When The Great British Bake Off final aired in October, nine million viewers watched from the edge of their seats as the three finalists completed challenges in picnic pies, pretzels and wedding cakes.
Among local viewers was fellow contestant, Deborah Manger, who was among the original competitors selected to participate in the fourth series, and who, for months, had to remain strictly mum about the winner.
The show is hugely popular, attracting more viewers than even ITV’s X-Factor. The competition selects the best cook from a baker’s dozen of 13 hopefuls, with three weekly tasks on which they are judged: a signature bake, a technical challenge and a show-stopper bake.
Deborah, who lives near Oundle, became interested in baking at the age of 11, when she began learning home economics, a subject she continued up to A Level. She now works as a Clinical Director and Specialist in Special Care Dentistry. Her motivation to enter the competition was inspired by her “approach to life that is reminiscent of a bucket list”, trigged by her family’s experience of significant ill health across the generations.
To make the selection cut, Deborah managed to beat off over 10,000 applicants. She tells me that she practiced recipes all week after work, and had to undergo a lengthy four month audition process. This included several interviews, a written application, a meeting with the home economists, and a preliminary bake off adjudicated by Paul Hollywood and Mary Berry.
Deborah says that although the show was competitive, the camaraderie was wonderful and she found it a very supportive process.
“The Bake Off is a process where you literally feel you have put your heart and soul on a plate and when it does not go well, or you are criticised, it feels personal. As we all felt that way we knew we had to support each other when a baker was struggling,” she said.
The emotions provoked by the show came as a surprise to Deborah, and it was a response she could not have imagined, as she “manages her emotions well” within her professional work life, which can itself be difficult.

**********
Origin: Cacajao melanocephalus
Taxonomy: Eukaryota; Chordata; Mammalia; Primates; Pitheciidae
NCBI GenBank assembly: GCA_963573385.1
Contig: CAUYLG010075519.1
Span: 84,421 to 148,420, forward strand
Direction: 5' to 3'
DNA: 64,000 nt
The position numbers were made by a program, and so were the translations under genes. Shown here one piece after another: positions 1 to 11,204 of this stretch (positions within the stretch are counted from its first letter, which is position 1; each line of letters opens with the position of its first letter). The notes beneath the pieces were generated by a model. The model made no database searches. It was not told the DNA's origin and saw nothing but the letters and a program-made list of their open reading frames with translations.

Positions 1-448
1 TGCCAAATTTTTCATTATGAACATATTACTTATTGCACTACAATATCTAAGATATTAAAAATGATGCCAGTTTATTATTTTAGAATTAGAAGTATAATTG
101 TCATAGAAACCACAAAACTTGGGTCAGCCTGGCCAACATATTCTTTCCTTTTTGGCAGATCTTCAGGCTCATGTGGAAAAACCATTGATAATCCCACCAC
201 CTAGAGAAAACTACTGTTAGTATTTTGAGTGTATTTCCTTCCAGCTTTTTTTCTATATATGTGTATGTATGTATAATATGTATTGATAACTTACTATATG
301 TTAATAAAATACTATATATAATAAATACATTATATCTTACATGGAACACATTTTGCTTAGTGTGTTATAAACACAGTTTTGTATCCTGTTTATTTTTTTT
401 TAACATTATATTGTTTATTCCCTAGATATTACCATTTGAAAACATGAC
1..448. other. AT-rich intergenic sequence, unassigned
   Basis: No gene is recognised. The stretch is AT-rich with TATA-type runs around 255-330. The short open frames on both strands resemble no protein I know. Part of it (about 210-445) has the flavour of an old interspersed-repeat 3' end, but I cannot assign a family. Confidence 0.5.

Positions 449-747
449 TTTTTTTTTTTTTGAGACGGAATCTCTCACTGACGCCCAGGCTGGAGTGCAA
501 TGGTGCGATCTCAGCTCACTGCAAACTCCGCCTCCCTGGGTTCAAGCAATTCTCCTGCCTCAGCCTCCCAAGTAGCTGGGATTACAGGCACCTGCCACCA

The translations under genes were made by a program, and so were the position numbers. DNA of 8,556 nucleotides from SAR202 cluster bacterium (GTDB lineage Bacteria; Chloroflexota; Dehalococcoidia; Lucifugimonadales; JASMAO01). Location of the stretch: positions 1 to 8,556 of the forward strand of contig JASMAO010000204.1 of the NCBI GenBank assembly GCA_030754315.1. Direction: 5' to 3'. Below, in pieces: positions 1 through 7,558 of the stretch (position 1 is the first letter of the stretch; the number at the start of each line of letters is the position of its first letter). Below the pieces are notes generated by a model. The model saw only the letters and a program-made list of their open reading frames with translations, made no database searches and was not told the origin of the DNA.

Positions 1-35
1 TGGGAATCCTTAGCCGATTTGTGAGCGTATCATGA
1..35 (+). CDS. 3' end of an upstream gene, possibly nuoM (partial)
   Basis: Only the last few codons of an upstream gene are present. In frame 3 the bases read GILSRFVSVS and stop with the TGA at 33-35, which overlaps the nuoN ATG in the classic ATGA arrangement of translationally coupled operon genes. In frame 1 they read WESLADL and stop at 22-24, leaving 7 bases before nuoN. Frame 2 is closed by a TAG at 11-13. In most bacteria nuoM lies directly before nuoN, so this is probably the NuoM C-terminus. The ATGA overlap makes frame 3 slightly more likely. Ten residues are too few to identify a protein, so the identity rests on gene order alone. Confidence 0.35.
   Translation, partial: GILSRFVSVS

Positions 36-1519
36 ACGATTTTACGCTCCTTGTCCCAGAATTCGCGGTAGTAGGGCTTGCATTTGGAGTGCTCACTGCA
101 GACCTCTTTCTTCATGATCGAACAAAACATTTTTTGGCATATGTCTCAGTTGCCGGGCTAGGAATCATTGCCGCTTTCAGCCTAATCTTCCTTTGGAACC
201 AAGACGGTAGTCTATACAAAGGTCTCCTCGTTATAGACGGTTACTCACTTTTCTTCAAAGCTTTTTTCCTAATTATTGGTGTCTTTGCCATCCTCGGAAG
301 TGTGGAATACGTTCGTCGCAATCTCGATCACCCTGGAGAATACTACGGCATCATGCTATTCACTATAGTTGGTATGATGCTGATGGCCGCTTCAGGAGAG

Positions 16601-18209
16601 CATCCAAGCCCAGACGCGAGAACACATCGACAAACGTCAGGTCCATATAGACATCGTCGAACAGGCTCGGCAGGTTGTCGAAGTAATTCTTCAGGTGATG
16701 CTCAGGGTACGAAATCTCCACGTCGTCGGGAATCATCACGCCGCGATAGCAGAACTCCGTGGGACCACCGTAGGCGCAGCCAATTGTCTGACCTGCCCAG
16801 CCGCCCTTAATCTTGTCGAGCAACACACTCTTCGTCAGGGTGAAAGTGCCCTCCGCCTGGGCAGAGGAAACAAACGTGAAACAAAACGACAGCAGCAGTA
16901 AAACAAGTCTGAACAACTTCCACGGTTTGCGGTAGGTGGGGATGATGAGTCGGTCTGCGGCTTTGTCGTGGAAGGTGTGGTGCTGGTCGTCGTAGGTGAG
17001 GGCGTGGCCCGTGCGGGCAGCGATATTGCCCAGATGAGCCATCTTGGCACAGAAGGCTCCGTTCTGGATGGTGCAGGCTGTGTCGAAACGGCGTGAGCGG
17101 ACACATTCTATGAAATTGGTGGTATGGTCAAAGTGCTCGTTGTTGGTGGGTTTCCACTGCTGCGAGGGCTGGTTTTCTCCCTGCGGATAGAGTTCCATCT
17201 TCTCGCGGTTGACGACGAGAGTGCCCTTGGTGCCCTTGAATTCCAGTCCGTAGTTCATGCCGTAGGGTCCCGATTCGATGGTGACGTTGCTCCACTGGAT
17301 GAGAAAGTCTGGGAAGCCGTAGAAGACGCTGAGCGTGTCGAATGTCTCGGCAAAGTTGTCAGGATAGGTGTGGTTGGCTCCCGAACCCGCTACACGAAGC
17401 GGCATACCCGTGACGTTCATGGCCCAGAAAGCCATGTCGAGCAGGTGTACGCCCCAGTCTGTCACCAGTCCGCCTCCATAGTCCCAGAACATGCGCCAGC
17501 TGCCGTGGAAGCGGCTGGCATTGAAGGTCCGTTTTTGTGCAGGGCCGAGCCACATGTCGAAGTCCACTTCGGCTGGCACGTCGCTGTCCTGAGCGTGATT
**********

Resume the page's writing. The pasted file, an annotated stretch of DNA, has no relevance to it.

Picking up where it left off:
She thinks the emotions caused by the programme are due to several factors. Firstly, cooking and baking is “a very personal expression so when it goes wrong you feel badly”. There is also the fatigue caused by filming on set for a minimum of fourteen hours a day at weekends, and for Deborah this meant not being able to rest all week, as she was also working full time during the week.
“Couple that with being away from home, and …you have tears”.
Some of Deborah’s most memorable moments on the show included the incident where she unwittingly stole fellow competitor Howard’s custard, a catastrophe she was “distraught” about, and which she had trouble living down when Twitter erupted into jokes about the “custard caper”.
Deborah made it through to the third week, and was a fond favourite for many viewers. Tatler even wrote about her “genius idea of putting Cointreau in a spray bottle, which she may or may not have been sampling under the counter.”
I had always wondered what happened to the leftover cakes made by the contestants, and Deborah shed light on this: it is shared between everyone during lunch and tea breaks!
According to Deborah’s husband, her greatest baking strength lies in pies, both sweet and savoury. As a local baking hero, Deborah offers some tips on where to source equipment: she recommends Stu Pots and the Northamptonshire cook shop Abraxas. For sourcing the right ingredients she uses local shops wherever possible, but often uses the internet, for example when buying edible flowers.
Deborah found the new experience of being approached by strangers after being seen on television “quite strange”, as she is “still the same person, no more and no less interesting”. Many people have spoken to her about being brave for taking part in the competition, which she has found
interesting, as she does not view herself as brave.
If you don’t come across Deborah on the streets of Oundle, you can visit her blog for some of her baking inspiration: www.deborahmanger.wordpress.com.
By Gabriella Wassell